Liam Neeson and Ewan McGregor, as the two main Jedi Knights, give solid performances and rise above the screenplay with charisma, nobility, compassion, and attitude. Pernilla August, as Anakin's mother, effectively conveys kindness, intelligence, and quite strength. Ray Park's Darth Maul is an undeveloped character, but a fantastically realized one in terms of design and intimidation. Their three-way lightsaber duel remains one of the most impressively choreographed fight scenes in movie history. The pod race, a type of intergalactic Nascar event, is still thrilling to behold. Indeed, all of the action is terrific. The creatures and sound design are incredible. John Williams' “Duel of the Fates” is justly considered an iconic work of movie music.

As for the 3D conversion, it doesn't add much, but neither is it distracting. A few scenes, notably those in space, do benefit from the added dimension. The film looks and sounds amazing on a big screen, however, which is the main draw for fans to go out and see it. Also fun is the “new Yoda,” i.e. the digital version that has replaced the puppet in this film in order to match the other two prequels (Lucasfilm assures us that Empire and Jedi‘s puppet will remain untouched). If, somehow, you've never seen a Star Wars movie, they do get much better after this. As a standalone film, The Phantom Menace frustrates; as a piece of a larger puzzle, however, it has just enough magic to whet our appetites for the rest of this quintessential saga to return to the big screen where it belongs.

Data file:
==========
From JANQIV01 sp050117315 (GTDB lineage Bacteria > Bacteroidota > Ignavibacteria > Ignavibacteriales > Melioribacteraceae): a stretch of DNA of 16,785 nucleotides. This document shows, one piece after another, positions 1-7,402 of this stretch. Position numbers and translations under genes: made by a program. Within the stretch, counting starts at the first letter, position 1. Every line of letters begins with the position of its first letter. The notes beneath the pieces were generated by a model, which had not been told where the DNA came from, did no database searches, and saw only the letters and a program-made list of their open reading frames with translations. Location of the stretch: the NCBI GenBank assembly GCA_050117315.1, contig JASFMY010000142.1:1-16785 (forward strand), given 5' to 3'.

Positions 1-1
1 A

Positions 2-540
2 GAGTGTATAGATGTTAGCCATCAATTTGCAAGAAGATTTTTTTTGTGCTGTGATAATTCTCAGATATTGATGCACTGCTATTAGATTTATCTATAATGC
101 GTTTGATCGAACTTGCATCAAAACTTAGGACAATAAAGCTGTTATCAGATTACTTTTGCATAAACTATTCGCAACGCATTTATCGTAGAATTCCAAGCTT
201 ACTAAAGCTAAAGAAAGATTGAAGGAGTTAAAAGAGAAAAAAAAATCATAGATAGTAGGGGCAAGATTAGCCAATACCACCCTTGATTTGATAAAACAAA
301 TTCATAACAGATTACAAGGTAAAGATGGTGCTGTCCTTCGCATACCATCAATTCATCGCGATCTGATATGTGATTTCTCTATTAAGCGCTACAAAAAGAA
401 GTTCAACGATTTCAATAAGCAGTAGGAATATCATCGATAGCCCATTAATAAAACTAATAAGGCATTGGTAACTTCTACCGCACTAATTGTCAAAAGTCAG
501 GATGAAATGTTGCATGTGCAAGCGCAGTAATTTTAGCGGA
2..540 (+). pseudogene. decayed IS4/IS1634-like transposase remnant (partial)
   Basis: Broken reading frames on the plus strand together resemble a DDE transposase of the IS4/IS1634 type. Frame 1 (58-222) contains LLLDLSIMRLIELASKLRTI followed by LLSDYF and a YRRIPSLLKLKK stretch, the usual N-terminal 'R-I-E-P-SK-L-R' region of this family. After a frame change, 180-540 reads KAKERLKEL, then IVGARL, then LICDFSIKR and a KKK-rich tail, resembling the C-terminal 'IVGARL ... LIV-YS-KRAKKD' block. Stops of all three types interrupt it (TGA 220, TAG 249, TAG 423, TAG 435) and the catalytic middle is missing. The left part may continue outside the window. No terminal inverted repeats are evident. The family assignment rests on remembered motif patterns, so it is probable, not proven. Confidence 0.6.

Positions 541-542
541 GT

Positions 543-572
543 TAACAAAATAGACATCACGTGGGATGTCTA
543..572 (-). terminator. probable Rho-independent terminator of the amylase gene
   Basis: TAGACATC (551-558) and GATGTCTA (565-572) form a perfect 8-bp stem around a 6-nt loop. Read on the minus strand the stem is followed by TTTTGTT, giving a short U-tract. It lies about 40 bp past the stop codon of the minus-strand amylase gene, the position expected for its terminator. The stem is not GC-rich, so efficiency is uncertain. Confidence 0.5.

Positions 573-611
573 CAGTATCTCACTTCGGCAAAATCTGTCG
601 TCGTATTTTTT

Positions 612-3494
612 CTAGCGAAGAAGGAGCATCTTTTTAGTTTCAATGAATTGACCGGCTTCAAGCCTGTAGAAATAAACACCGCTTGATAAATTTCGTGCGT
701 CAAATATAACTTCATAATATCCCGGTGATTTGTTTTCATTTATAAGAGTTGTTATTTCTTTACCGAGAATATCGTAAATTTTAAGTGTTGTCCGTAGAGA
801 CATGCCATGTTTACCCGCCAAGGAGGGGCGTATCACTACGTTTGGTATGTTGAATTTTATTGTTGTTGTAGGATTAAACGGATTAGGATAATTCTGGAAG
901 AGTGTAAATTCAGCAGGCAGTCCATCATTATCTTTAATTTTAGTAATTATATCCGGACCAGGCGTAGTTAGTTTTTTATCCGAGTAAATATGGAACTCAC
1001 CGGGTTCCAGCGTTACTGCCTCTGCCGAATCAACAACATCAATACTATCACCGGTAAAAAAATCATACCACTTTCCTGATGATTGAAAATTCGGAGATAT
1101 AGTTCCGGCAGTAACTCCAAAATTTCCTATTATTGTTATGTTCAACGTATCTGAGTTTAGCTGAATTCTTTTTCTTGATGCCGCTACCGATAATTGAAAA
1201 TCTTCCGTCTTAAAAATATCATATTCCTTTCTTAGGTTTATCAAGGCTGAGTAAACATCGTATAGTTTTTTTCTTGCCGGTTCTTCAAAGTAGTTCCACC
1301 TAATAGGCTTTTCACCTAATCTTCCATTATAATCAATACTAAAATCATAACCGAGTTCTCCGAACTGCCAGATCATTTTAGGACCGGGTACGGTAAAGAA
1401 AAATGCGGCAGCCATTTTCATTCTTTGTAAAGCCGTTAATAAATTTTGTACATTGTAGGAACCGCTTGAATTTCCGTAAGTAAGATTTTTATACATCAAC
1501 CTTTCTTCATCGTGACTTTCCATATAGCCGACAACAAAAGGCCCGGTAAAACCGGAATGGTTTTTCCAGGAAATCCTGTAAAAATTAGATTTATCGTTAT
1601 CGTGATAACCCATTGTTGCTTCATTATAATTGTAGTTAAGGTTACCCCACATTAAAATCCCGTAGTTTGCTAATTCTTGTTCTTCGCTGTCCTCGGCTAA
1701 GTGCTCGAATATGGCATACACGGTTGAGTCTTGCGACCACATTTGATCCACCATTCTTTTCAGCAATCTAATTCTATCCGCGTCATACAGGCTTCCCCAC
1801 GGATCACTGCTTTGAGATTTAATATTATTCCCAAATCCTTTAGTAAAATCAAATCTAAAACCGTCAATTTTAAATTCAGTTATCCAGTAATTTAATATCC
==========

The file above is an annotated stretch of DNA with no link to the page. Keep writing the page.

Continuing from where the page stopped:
The Phantom Menace is rated PG. It contains no foul language, sex, nudity, or substance abuse. There is plenty of bloodless fantasy violence (laser shootouts, etc), mostly directed at robots, though (spoiler) a man is cut in half and another is stabbed in the stomache during a laser-sword (“lightsaber”) duel.


We sometimes cope with fear by translating it into the false power of anger, which anger then leads to hate, which hate leads to suffering. Curiously it is perfect love, i.e. self-sacrifice for another, that most effectively casts out fear; this series explores that concept much later in Return of the Jedi.

Ewan McGregor shines in The Phantom Menace as Obi-Wan Kenobi. Have you seen his fantastic turn in director Tim Burton's Big Fish? Such a powerful film!

Jonathan Decker is the clinical director of Your Family Expert. He is a licensed marriage and family therapist, husband, and father of five. Jonathan earned a masters degree in family therapy from Auburn University as well as a bachelor's degree in clinical psychology from Brigham Young University. He is an actor, author, and television personality.